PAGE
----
Every schoolchild knows (or used to) that Priestley (1733–1804) discovered oxygen in 1774. (At any rate he was the first to publish his discovery – a man called Scheele in Uppsala probably got there the year before, and later had the misfortune to discover various other elements for which Sir Humphry Davy is usually given the credit.) Being (I like to think) one step ahead of the average schoolchild, I also knew that Priestley was a dissenting minister, and that this had probably hindered recognition of his achievements among the eighteenth-century Establishment.
But, to my shame, I had no idea of the full range of his interests, intellectual, theological and political, nor of the vicissitudes of his life. Look at the list of books we have reissued:
The Rudiments of English Grammar (1761)
This is a small part of his output (it does not, for example, include any of his theological works, among which were a General History of the Christian Church and Socrates and Jesus Compared). His NON-scientific works were published in 26 volumes after his death, and his output of tracts, papers, lectures and letters was staggering.
Priestley was brought up (firstly by his grandfather, then by his father’s sister) to be a dissenting minister, though his early formal education was patchy. He seems to have taught himself Hebrew, and later Chaldean, Syriac and Arabic, as well as French and German. As dissenter, he was automatically disqualified from higher education at Oxford or Cambridge, and could not afford to travel to Scotland or the continent. He attended a ‘dissenting academy’ at Daventry, where he encountered David Hartley’s Observations on Man, a lifelong influence. He graduated in 1755, and after an unsuccessful period as a minister in Suffolk and Cheshire, friends (including Andrew Kippis) recommended that he be appointed to the academy at Warrington, as a tutor in languages and belles-lettres.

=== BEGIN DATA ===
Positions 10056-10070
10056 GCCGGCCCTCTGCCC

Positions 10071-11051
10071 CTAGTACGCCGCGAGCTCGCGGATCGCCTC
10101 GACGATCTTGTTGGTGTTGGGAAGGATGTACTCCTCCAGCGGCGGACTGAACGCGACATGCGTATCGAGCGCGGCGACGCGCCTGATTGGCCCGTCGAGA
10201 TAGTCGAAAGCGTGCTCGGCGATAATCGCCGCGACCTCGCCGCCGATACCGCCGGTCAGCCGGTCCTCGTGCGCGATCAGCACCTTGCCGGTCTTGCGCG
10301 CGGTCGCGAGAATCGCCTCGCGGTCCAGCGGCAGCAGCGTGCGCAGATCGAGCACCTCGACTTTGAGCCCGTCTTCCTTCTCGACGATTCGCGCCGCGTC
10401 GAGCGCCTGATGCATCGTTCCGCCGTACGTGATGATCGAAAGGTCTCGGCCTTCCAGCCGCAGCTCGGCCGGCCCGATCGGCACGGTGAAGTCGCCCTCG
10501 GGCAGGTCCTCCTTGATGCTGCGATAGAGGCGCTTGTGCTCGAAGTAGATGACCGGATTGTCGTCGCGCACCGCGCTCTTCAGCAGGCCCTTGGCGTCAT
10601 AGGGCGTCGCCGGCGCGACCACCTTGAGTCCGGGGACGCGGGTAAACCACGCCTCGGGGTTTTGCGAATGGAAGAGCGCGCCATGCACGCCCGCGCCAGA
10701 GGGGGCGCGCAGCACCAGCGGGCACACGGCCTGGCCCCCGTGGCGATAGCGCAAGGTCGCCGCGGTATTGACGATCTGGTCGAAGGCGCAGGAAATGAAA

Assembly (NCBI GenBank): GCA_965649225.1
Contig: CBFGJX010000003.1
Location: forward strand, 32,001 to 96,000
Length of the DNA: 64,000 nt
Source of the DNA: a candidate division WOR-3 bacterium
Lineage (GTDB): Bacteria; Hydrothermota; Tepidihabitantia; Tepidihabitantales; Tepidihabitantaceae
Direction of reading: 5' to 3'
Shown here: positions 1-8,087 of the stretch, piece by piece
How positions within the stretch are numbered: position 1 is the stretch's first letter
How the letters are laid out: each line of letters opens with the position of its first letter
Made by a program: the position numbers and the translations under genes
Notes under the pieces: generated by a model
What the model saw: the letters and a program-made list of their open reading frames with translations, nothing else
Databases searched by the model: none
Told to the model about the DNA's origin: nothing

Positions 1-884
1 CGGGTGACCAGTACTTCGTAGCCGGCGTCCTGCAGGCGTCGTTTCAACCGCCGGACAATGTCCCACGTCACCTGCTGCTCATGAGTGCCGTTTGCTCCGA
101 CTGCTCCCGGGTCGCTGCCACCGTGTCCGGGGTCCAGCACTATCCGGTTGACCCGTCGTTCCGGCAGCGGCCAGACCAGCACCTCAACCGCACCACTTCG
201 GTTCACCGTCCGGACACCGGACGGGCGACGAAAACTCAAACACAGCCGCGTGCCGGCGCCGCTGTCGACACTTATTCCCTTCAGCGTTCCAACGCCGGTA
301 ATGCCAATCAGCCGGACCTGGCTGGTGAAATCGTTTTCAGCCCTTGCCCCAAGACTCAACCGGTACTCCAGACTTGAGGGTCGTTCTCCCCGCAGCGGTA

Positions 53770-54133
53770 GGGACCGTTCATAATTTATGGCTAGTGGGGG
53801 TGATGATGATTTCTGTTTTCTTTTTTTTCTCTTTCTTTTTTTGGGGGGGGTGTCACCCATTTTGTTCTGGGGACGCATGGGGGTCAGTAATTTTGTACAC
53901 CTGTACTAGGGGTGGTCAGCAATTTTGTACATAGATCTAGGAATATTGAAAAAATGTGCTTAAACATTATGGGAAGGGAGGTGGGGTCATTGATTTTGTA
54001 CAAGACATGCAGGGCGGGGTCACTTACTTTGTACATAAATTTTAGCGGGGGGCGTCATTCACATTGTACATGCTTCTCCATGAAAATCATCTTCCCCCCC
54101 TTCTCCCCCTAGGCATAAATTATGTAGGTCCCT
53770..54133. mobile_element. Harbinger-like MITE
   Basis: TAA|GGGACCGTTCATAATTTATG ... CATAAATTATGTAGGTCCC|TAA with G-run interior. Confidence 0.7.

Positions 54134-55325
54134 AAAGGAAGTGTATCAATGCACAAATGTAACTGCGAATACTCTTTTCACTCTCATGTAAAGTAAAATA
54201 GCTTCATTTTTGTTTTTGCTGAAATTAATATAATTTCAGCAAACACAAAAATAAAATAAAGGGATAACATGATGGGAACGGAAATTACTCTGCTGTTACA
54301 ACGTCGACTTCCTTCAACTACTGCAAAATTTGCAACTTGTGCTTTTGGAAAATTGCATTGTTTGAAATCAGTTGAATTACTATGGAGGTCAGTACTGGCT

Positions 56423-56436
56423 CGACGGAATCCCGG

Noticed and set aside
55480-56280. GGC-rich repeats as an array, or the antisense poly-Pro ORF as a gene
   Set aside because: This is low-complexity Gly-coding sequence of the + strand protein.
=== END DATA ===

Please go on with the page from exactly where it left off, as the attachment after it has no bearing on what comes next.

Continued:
It was in this post that he wrote his first didactic books. His emphasis in all of them is on utility and against theory: in the Rudiments, he expresses surprise ‘to see so much of the distribution, and technical terms of the Latin grammar, retained in the grammar of our tongue; where thy are exceedingly awkward, and absolutely superfluous’.
But a correct understanding of underlying theory can foster utility: in the Theory of Language, he makes an analogy between the theory of Physic, without knowledge of which the cure of diseases (Medicine) will not be efficient, and the understanding of grammar, the lack of which renders speaking, reading, and (especially) writing less efficient. (There is a typographical oddity in this book: on the few occasions where Priestley uses a Greek word, there is a space in the text. One can only assume that Mr W. Eyres, the printer in Warrington, did not have the Greek font, and the reader (intended to be a lecturer planning his own course of teaching) could readily supply the words by hand.)